St. Zita Clarifies What it Means To Serve


As some of you may well know, I declared 2014 The Year of the Saints. I’d been thinking a lot about how we often call upon our favorite saints and martyrs for intercession, especially the patron saints. But I began thinking that instead of asking for the saints to intercede on our behalf, perhaps it would be rewarding to look at their lives as ones that could provide guidance, solace or inspiration. The idea of the saint as role model very much appeals to me, which led me to embark upon this venture.

And what an adventure this venture has been! There are far too many saints to research properly, and I feel as if I’ve only scratched the surface. But what I’ve learned so far is nothing short of fascinating.

This month, I looked at St. Zita for some food for thought. It turns out that food was very much a part of her life, as she was a servant for wealthy family of wool traders in Italy. Baking was obviously one of her many chores, and some visual depictions of her include a loaf of bread. In fact, some of the other servants witnessed an angel replacing her in the kitchen while she was out feeding leftovers to the poor! This was just one of over 100 miracles that first converted many other servants, and even the wealthy family she worked for, and then earned her canonization.

The reason I spent some time contemplating her is twofold: one, anyone who knows me knows how much I love a fellow Italian woman who finds profound meaning in household chores. Second, in thinking about her hardships, I realized that she sets an example for those of us whose professional ambitions are , at best, difficult for others.

I think her hardships are particularly apropos for women, who are sometimes questioned or shunned for having a relentless dedication to career pursuits, despite adversity.  St. Zita was one such woman. Although a mere servant, it was a job she took extremely seriously. However, her boss and her colleagues, so to speak, reviled and degraded her. She was often overburdened with far too much work for one woman to handle – enter the angels – and sometimes  even beaten. Why? Not for insubordination, time-stealing or theft of any kind; it was for her dedication to the work itself. She never swayed in her temperament or in the quality of the work she put out.

I tried visualizing this and thought about what her job must have been like. I thought about cruel-hearted co workers sneering at a beautiful meal she prepared. I thought about the threats she may have gotten to stop making everyone else “look bad” to the boss. I thought about the gossip at the water cooler, so to speak. And of course, the beatings and other humiliations. I also pictured her as the cliched single girl, slumped over her desk after hours on a Friday night because she didn’t have a spouse or family of her own.

Yet in the face of such adversity, she still woke up hours before the others to pray and to attend mass. She worked overtime whenever she had to, which was often; yet still found time to do more of God’s work in tending to the poor, and to making sure the needs of others were met to the extent that she was able to help meet them. And for her, it ended up changing the course of her life. First, she broke the “glass ceiling” of her time, and was eventually promoted up through the ranks to the head of household staff. Second, she converted her colleagues and even her boss’ family!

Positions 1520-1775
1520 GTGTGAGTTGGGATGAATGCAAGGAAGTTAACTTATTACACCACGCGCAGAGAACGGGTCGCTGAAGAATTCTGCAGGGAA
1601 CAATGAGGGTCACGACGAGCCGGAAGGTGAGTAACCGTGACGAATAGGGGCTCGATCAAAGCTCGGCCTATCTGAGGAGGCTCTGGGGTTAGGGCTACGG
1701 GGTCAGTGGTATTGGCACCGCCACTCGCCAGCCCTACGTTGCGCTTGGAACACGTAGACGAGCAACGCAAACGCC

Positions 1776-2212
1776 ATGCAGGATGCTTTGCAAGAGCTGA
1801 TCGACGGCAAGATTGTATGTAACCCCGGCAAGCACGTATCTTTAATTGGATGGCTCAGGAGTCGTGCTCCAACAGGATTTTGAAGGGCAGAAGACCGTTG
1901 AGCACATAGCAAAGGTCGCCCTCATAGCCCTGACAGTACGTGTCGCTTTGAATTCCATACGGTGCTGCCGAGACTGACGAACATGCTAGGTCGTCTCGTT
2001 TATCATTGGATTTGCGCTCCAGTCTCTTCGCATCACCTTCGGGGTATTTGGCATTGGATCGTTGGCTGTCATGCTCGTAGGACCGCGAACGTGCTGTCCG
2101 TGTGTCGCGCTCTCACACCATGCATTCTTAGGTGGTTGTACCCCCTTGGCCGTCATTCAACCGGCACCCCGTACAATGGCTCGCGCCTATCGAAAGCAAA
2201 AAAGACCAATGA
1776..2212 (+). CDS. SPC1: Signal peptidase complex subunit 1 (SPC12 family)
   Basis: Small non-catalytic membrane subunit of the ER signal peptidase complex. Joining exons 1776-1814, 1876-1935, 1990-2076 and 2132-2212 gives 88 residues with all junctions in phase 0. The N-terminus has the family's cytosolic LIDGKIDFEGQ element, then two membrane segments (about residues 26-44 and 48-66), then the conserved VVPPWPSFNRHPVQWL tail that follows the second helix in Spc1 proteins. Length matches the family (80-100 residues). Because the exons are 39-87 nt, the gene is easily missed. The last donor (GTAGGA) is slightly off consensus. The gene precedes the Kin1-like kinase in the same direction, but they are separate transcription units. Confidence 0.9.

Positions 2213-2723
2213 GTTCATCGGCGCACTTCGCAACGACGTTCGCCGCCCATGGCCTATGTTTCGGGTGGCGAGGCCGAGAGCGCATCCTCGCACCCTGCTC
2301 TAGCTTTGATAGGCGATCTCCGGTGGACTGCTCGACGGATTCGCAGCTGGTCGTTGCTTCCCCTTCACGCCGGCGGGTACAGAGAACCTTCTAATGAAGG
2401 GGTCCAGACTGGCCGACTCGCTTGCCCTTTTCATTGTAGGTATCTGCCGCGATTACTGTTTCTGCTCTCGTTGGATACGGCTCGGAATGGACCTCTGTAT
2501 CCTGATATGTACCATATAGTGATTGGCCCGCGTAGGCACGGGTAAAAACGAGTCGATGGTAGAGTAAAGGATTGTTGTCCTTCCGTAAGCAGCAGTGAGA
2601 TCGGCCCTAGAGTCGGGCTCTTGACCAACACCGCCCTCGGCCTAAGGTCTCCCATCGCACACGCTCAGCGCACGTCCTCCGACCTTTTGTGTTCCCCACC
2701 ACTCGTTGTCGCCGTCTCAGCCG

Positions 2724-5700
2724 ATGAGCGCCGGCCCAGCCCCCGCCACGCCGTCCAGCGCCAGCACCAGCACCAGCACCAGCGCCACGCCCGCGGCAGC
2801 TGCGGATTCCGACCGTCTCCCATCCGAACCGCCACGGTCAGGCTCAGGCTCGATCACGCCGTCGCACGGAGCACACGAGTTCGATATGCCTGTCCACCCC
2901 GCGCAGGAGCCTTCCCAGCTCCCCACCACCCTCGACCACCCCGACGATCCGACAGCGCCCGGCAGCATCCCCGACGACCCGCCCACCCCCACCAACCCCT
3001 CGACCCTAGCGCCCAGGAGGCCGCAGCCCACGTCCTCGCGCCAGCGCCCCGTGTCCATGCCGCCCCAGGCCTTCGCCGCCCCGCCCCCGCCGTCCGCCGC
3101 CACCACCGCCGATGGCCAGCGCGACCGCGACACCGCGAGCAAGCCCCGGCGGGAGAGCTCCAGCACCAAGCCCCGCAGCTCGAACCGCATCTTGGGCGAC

This may not, at first glance, seem to provide many of us with solace as far as our marriage-minded selves go. And to be clear, I am not in any way, shape or form suggesting any of us stay in  anything remotely resembling abusive situations at work or otherwise. But the larger meaning I got from this was her underlying philosophy. She felt that any kind of devotion – be it to job, family, or of course faith – without constant hard work was “slothful”.

I thought about how as Catholics we are called to serve. And how, at times, we may lose sight of all the things we do that are God’s work. We all know that marriage and family are part of that love which calls for many, many sacrifices. But at times, the mundane tasks in our daily lives or relationships seems to be the opposite of God’s work, so it’s important to keep in mind the big picture in all that we do – even down to every loaf of bread – to show how much we want to have God’s love show through us.


Her feast day is April 26. On that day, I plan on waking up one hour earlier for housework. Then I plan on holding student conferences off the clock, all the while imagining her angels cleaning out the file cabinets in my office  ; )




  1. Meesch-691047 June 26, 2014 Reply

    Thank you for sharing the life of this beautiful saint. I needed the blessing of this reflection. Thank you!

  2. Mike-59303 April 26, 2014 Reply

    I enjoyed this article. Thank you. Saint Zita of Lucca, Italy was a Third Order Secular Franciscan. St. Francis of Assisi created three Orders for religious men, religious women (of which St. Clare was the first), and secular (OFS). Secular Franciscans stay in the world rather than the cloister or monastery and work to transform the immediate society by imitating the Rule of St. Francis of Assisi, striving to live the Gospel life. There are TOR which are also Third Order Franciscans but they are religious in nature; hence, Third Order Regular. St. Zita’s body is incorrupt. At the time of her death, a brilliant star shone above her attic room where she lived. Saint Zita, patron of domestic workers, pray for us!

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